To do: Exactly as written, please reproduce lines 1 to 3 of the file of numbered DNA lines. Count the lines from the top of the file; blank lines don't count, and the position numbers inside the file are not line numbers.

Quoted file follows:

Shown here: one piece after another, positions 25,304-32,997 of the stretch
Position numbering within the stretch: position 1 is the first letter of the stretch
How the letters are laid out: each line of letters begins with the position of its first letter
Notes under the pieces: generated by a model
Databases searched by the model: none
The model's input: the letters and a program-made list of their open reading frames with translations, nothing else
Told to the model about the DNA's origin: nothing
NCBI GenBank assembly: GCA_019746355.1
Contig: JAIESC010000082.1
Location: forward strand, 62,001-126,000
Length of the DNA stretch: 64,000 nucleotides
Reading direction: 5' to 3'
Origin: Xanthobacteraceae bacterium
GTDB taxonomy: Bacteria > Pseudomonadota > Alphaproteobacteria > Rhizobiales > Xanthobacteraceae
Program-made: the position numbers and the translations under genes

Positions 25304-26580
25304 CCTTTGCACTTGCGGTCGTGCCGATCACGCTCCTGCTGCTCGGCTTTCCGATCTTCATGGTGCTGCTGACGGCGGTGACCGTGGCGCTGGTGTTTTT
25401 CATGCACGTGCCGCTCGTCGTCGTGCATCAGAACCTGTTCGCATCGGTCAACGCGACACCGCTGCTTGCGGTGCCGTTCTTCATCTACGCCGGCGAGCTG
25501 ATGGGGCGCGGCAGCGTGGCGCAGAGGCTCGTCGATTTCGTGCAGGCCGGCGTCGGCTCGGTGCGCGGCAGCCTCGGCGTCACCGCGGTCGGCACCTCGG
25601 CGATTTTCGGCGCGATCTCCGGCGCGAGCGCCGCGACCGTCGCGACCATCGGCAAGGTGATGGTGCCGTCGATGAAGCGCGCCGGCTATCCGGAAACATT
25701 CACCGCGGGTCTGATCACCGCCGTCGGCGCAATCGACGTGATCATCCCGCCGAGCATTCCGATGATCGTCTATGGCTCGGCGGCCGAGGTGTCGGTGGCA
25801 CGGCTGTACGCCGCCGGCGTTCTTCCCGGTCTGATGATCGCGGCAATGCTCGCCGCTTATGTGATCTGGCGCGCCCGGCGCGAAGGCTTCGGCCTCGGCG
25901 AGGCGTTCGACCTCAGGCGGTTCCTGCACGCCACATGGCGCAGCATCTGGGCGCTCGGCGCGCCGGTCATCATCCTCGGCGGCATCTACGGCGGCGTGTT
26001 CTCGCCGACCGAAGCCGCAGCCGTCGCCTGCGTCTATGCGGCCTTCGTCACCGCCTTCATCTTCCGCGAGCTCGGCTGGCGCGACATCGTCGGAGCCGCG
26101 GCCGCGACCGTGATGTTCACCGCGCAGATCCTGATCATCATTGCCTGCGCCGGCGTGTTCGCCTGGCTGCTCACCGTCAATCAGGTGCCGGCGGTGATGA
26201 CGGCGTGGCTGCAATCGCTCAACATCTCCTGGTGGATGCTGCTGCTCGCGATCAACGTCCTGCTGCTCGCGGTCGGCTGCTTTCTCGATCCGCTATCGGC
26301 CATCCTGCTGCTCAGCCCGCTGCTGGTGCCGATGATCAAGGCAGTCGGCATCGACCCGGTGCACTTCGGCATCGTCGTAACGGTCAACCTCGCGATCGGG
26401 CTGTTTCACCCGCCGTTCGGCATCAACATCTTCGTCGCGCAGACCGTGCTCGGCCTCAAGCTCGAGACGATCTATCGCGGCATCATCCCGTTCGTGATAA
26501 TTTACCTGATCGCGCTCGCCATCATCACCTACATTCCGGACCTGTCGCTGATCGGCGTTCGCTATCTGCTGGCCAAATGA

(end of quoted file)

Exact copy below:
Shown here: one piece after another, positions 25,304-32,997 of the stretch
Position numbering within the stretch: position 1 is the first letter of the stretch
How the letters are laid out: each line of letters begins with the position of its first letter